Warfare is constantly evolving. New technologies are reshaping the way wars are fought and opening up new opportunities for the future. At the same time, existing unit types are proving their worth. This is most visible because of the war in Ukraine. In the court of popular opinion, the effectiveness of anti-tank weapons has caused many to question the future of the tank. Yet on the ground, tanks are still desperately sought by both sides. Similar debates are happening in the naval world.
In the crosshairs of armchair broadsides is the aircraft carrier. It is popular to challenge their survivability in the face of modern threats. Yet reports of the death of the aircraft carrier are premature.
Navies around the world are increasing, not decreasing, their efforts to build them.
Aircraft Carriers are the pinnacle of capability of any navy, and for good reason. They provide unrivalled conventional superiority over an adversary. The extreme range of aviation assets complicates countering them, such as by ground-based missiles. And their versatility extends from full-on war fighting, through limited war to humanitarian and diplomacy missions.
But only a few countries can build what we’d term super-carriers. A term coined to describe the U.S. Navy’s Cold War giants, there is no clear definition what it means. Until now the large aircraft carriers of other navies have always fallen short. The latest designs from China and France are worthy of the term.
World Super Carriers
Only 3 nations are going for the most impressive category of aircraft carrier, so-called super carriers. These are the United States, China, and France. Other countries also operate carriers, notably Britain, India, Italy, Spain and Russia. But these are smaller or less capable in some respect. There is no clear definition of a super carrier, but these share key characteristics. They are the largest, can operate larger aircraft (such as airborne early warning planes), and their air wings rival most air forces.
The gold standard for super-carriers is undoubtedly the United States. The current Nimitz-class super carriers are being replaced by the equally large Gerald R. Ford-class. These 100,000 ton behemoths are unrivalled in details, even if the others in this article will come close. Decades of hard-earned experience in super-carrier operations went into the design.
China’s first aircraft carrier, the Liaoning, exercising in the Yellow Sea underlines China’s growing experience and confidence in carrier operations. But the newest Type-003 Fujian-class, which is being fitted out in Shanghai, is the closest to the U.S. Navy’s. It is slightly shorter, but otherwise similar in size.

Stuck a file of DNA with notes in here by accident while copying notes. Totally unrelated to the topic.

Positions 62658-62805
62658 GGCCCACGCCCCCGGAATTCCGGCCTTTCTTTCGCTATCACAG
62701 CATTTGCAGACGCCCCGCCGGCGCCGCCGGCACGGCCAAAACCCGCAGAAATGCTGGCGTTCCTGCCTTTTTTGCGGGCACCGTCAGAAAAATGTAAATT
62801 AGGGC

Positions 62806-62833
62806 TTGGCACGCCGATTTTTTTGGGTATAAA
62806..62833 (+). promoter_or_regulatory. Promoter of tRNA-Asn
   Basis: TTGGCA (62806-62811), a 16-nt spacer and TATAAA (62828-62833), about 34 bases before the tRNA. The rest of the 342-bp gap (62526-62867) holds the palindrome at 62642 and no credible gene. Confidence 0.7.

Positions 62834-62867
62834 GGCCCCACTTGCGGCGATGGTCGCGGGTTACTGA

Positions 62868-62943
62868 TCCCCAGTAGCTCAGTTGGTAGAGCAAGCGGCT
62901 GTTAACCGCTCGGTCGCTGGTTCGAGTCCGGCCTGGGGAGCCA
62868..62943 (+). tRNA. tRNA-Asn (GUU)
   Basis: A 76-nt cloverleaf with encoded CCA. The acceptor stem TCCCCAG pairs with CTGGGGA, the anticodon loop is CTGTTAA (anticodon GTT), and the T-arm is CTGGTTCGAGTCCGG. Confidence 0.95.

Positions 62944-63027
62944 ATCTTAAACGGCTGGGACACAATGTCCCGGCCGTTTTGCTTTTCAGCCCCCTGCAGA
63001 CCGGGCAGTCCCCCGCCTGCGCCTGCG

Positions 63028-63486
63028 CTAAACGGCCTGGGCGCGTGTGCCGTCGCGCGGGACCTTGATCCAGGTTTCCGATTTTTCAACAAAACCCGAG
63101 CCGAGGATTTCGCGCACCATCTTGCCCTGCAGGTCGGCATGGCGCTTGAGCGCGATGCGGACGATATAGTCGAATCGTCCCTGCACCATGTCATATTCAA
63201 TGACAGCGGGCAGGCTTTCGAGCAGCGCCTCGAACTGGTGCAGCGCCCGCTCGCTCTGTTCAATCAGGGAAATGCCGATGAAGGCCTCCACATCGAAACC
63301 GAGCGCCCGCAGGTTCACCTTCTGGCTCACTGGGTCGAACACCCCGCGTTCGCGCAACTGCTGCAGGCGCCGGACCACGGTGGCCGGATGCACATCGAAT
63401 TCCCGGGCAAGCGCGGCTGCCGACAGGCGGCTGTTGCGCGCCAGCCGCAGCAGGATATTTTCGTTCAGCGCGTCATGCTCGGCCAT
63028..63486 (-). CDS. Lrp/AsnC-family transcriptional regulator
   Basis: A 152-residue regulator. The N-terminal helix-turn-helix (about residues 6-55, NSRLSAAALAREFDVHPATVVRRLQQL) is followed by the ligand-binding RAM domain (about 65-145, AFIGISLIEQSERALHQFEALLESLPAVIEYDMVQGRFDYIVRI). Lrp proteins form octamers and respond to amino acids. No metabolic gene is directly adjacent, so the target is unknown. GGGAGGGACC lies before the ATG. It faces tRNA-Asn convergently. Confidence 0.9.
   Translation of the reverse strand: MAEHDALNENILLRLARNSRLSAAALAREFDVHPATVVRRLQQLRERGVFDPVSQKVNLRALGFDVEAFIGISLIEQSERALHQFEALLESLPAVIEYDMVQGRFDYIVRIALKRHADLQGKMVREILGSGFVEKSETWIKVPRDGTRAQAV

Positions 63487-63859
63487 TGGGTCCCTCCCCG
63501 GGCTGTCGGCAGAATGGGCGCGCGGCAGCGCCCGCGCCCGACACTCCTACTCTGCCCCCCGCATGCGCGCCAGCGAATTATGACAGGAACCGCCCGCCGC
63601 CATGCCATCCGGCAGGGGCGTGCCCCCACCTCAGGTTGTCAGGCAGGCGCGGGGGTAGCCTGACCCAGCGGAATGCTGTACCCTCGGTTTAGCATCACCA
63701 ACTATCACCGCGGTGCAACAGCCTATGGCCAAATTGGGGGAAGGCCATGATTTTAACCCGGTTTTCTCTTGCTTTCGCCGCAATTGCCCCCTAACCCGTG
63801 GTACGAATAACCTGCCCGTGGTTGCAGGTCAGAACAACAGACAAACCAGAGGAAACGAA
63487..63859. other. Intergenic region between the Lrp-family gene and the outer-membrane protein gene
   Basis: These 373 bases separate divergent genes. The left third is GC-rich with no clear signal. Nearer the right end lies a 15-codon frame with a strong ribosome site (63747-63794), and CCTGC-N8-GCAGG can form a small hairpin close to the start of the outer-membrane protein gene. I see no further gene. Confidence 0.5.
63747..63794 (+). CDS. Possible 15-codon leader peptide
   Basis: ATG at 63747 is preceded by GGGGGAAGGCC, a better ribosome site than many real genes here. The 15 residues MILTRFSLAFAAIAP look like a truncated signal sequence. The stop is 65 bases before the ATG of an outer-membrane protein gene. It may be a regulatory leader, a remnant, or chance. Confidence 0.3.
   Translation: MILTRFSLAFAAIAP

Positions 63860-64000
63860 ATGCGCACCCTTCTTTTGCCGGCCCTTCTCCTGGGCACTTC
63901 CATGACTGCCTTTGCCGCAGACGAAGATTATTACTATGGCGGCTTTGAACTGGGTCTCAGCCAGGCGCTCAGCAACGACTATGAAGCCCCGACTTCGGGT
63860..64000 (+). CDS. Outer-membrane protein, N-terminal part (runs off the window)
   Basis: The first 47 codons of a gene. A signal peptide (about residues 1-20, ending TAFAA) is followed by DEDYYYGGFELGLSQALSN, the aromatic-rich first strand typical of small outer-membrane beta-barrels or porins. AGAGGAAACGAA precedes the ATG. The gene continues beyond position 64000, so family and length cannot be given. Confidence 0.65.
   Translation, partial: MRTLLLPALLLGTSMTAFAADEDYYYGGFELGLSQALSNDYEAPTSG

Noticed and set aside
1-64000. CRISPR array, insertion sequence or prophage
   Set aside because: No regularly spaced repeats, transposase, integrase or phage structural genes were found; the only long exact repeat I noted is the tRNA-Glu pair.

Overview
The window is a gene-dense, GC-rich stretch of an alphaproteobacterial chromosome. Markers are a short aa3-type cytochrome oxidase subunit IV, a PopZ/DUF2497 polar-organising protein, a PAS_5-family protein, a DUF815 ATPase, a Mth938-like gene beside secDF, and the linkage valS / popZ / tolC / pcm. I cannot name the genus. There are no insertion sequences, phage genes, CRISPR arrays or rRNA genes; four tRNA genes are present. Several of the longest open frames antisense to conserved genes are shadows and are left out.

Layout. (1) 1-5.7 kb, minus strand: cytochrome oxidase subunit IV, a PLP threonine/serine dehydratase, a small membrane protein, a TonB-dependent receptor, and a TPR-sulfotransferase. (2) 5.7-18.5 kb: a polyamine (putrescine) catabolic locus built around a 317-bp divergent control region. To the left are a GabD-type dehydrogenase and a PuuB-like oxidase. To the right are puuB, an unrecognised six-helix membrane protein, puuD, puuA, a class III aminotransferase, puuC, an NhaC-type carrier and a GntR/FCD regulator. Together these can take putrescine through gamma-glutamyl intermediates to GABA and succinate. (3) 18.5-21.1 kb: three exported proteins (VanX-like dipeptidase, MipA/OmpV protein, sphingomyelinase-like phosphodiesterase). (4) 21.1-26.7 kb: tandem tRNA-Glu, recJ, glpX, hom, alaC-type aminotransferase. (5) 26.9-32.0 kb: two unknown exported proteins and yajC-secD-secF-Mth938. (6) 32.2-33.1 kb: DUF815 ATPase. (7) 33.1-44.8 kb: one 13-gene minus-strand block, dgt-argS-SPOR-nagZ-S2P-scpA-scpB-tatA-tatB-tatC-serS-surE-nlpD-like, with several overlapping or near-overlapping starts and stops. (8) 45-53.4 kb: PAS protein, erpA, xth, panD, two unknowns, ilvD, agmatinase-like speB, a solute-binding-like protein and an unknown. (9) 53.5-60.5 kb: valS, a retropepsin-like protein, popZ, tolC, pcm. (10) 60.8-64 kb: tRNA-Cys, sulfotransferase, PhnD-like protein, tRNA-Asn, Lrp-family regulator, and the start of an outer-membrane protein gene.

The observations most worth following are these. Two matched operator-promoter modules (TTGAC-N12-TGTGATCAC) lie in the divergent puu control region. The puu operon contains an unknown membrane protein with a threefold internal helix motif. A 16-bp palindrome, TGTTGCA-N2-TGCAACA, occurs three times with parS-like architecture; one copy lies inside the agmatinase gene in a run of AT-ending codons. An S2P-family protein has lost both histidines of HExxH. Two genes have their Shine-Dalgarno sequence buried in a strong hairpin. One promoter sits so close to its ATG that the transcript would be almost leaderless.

The Chinese design has conventional propulsion however, compared to the nuclear propulsion of the U.S. Navy design. In principle this gives the U.S. carrier an endurance advantage. Although it needs to be remembered that the ships’ surface escorts and aircraft all need replenishing either way. So the nuclear carrier still needs fleet auxiliaries to operate.
Other aspects of the Chinese design are slightly less ambitious. It only has two aircraft lifts (versus 3), and 3 EMALS (electromagnetic aircraft launch system) catapults. This may reduce its air wing’s sortie rate.
The French Navy, like the U.S., has much more experience of carrier operations. Their current carrier, the Charles De Gaulle, is nuclear powered but noticeably smaller than the American super carriers.
The future PA-Ng (Porte-avions de nouvelle génération) will close the gap. At over 300 meters in length and 75,000 tons, it is only slightly smaller than the Chinese Type-003. PA-Ng will enable the French Navy (Marine Nationale) to retain conventional superiority, and more effectively project power independently or with allies.
Contested Waters: New Threats
The advent of a new generation of ‘carrier killer’ weapons is testament to the continued relevance of the aircraft carrier. China has been building up several anti-ship ballistic missiles (ASBM) and testing them on fake carriers in the desert. Russia too has been developing the Zircon hypersonic anti-ship missile and maintains that the ginormous Poseidon nuclear powered torpedo as an anti-carrier role. It also has the Kinzhal air-launched ballistic missile which is claimed to be an ASBM.
And most recently it was reported that Russia’s Zmeevik land-based ballistic missile will be employed as an ASBM. What this latest project says about Russian confidence in the other systems is unclear. What is clear however, is that carriers still matter to strategic planners.
In a sense they always have mattered. As high value targets carriers have faced a multitude of threats to their existence. They already faced aircraft, anti-ship missiles and submarines. The new carrier-killer weapons are just the latest generation of threats.
Aircraft carriers, particularly the ‘super carriers’, remain the most powerful warships afloat. But the small number of navies which can operate them, is an exclusive club.